There is nothing that bothers me quite like feeling obligated to behave a certain way. I have a pretty high set of personal standards. When I feel those standards are being put upon by someone else’s perception of a situation, I feel boxed into a corner. I hate that. I believe any act should be one’s personal motivation rather than perceived social requirement. In short, I feel it should be genuine or else it shouldn’t be done.
I say this as I presume to remind you of the “social requirement” that make personal interactions richer (in my opinion), but I do not preach to you of the wrongness of your ways. Instead, I merely strive to inform you of the culture we’ve put aside and encourage each of my readers to assess that culture to find what parts may enrich each of your lives. I see a shift in the wrong direction, and I only hope to remind my readers of the path behind our feet.
(poetic enough for you?)
When people mourn or celebrate, I believe that it is a personal thing. I love my birthday. I wish I could decree my birthday to be a national holiday, and while others may share their birthdays with me it will always be mine, first and foremost. But I am saving that for my time in the Oval Office…. someday, perhaps. When I mourn, whether it be for a life lost or an opportunity missed, it is instead personal. I do not wish others to burden themselves with my sadness. Even my happiness at my birthday is my own and I do not expect others to understand it, just properly revel in it and show adoration to me.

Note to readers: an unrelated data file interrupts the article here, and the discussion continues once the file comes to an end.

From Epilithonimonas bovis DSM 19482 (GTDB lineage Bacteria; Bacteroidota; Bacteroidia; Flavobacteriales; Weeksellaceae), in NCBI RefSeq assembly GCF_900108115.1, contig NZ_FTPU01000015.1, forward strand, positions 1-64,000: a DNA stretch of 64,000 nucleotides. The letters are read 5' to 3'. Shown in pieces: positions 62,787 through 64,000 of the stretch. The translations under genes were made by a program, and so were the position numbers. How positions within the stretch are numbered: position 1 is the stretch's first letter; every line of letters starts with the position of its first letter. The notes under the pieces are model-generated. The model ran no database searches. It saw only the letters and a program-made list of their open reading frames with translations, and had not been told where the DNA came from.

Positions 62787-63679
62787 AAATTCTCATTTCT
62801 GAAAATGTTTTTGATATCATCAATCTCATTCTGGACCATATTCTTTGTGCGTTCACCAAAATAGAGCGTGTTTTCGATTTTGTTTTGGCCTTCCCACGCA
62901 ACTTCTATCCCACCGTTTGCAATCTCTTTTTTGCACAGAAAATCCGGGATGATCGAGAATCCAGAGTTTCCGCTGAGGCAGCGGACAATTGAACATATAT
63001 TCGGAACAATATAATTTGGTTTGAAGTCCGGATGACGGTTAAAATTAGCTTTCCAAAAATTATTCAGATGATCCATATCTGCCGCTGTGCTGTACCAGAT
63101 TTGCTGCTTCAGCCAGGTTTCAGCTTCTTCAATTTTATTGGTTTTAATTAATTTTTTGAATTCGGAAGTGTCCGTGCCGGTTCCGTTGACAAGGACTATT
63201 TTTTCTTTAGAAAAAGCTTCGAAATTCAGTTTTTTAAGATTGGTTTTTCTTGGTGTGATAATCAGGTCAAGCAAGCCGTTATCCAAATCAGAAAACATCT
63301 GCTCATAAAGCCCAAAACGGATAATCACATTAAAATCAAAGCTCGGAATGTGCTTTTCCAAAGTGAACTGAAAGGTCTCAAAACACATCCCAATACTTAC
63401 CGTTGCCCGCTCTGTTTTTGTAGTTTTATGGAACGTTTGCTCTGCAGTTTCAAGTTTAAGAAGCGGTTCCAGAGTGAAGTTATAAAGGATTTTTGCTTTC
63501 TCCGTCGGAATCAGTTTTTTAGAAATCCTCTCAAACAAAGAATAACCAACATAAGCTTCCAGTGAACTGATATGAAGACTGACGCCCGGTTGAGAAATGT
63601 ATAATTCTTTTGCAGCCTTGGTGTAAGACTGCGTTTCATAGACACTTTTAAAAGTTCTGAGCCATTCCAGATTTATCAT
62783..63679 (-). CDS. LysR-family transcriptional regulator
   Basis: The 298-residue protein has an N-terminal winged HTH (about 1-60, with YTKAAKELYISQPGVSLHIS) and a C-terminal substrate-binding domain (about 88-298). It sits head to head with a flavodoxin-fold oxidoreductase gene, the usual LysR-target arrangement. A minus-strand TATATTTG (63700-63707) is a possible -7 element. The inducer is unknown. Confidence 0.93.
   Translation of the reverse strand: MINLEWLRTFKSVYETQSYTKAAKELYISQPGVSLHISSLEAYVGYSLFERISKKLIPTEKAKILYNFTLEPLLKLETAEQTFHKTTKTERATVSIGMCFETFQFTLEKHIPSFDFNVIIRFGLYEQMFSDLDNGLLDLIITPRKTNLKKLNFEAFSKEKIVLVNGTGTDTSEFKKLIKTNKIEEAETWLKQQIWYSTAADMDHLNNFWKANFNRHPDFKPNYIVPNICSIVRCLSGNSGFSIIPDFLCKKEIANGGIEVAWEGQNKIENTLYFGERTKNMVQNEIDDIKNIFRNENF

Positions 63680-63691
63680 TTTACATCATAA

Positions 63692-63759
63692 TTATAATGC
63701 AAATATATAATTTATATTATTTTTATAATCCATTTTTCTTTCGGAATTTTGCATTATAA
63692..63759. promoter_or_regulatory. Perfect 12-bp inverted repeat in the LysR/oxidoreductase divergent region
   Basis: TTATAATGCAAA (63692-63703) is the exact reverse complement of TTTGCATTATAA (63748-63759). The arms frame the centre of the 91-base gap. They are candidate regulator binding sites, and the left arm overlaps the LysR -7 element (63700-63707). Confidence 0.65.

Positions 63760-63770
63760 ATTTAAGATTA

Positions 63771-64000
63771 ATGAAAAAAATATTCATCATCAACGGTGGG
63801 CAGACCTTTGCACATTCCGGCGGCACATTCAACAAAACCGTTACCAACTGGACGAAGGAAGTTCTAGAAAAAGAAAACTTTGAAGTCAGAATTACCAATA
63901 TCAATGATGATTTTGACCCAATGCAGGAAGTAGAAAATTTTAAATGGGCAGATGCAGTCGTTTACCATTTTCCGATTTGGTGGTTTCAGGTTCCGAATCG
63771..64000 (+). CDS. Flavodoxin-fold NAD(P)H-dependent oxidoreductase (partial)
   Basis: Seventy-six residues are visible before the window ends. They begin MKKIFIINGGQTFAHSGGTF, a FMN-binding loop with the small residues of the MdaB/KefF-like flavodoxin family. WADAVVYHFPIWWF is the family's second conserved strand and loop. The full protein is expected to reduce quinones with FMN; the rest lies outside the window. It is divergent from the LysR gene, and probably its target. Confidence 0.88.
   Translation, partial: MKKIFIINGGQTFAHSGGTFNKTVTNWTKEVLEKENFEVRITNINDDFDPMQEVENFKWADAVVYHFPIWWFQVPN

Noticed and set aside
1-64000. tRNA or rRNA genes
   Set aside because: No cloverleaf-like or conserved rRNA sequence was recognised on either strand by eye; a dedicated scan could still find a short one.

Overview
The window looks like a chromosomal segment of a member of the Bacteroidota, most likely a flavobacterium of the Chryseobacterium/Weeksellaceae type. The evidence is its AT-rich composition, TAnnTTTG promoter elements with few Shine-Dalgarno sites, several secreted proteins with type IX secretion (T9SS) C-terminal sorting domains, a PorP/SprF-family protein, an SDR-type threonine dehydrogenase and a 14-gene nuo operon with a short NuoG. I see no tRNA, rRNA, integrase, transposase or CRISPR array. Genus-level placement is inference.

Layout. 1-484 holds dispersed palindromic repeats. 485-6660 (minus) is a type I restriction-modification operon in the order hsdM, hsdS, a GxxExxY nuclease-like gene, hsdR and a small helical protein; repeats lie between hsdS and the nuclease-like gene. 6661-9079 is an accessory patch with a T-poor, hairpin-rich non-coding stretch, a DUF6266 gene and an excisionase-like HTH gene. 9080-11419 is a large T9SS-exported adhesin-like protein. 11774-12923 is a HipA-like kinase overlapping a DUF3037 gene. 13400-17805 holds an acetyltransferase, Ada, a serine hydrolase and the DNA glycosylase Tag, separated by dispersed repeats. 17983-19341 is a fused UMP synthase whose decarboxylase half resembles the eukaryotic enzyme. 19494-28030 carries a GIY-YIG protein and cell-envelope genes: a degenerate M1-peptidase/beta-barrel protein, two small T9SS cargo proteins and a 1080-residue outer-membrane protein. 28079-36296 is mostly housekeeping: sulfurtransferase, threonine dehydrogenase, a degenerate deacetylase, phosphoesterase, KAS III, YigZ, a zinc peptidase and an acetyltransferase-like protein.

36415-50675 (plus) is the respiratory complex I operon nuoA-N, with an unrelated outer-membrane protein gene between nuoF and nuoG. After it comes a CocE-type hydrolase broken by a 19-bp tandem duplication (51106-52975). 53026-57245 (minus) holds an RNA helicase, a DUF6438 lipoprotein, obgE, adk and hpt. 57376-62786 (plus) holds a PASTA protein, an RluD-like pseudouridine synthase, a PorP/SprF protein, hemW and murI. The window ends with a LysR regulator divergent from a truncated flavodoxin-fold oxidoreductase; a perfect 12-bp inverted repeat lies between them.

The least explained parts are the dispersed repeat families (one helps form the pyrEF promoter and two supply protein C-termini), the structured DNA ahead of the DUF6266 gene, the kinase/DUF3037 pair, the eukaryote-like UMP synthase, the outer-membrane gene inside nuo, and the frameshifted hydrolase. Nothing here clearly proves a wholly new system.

This is why when I am prevailed upon to offer condolences or congratulations (or even thanks), I prefer to do it on my terms. I feel insincere or cliche to my own ears and I have to wonder if it seems that way to the recipient as well.
Learn to be considerate of other people. …But don’t confine your good deeds to the times they’re obligatory.
Mrs. Harriman offered a piece of advice that truly seemed to target my personality. I love giving gifts of friendship and thanks for no other reason than to celebrate the relationship I share with someone. It could be something as simple as a friend’s favorite sweet treat picked up at a convenient stop or something that has meaning on several levels shared to feed an inside confidence. This type of affectionate interaction helps me feel like I have a real friend, not a mere acquaintance. It’s genuine and thoughtful. It’s the thought that counts, right?
I once received, as a gift from a family member, a box of thank you notes and stamps and an address book filled with family addresses. I was promptly informed that I must use this gift to thank all the people in the family that had given me something. From a stout tree, only a few thin branches felt the need to send gifts, so that specific gift went largely unused. Now, it is always proper form to give thanks for a gift once given. However, I feel I should be the one to choose how to give that thanks.
I’m sure I have much more to say on this subject, but I’ll save it for a later time. No need to make my readers feel beholden to such a lengthy post.
- Happy Birthday to Me (shanehalbach.com)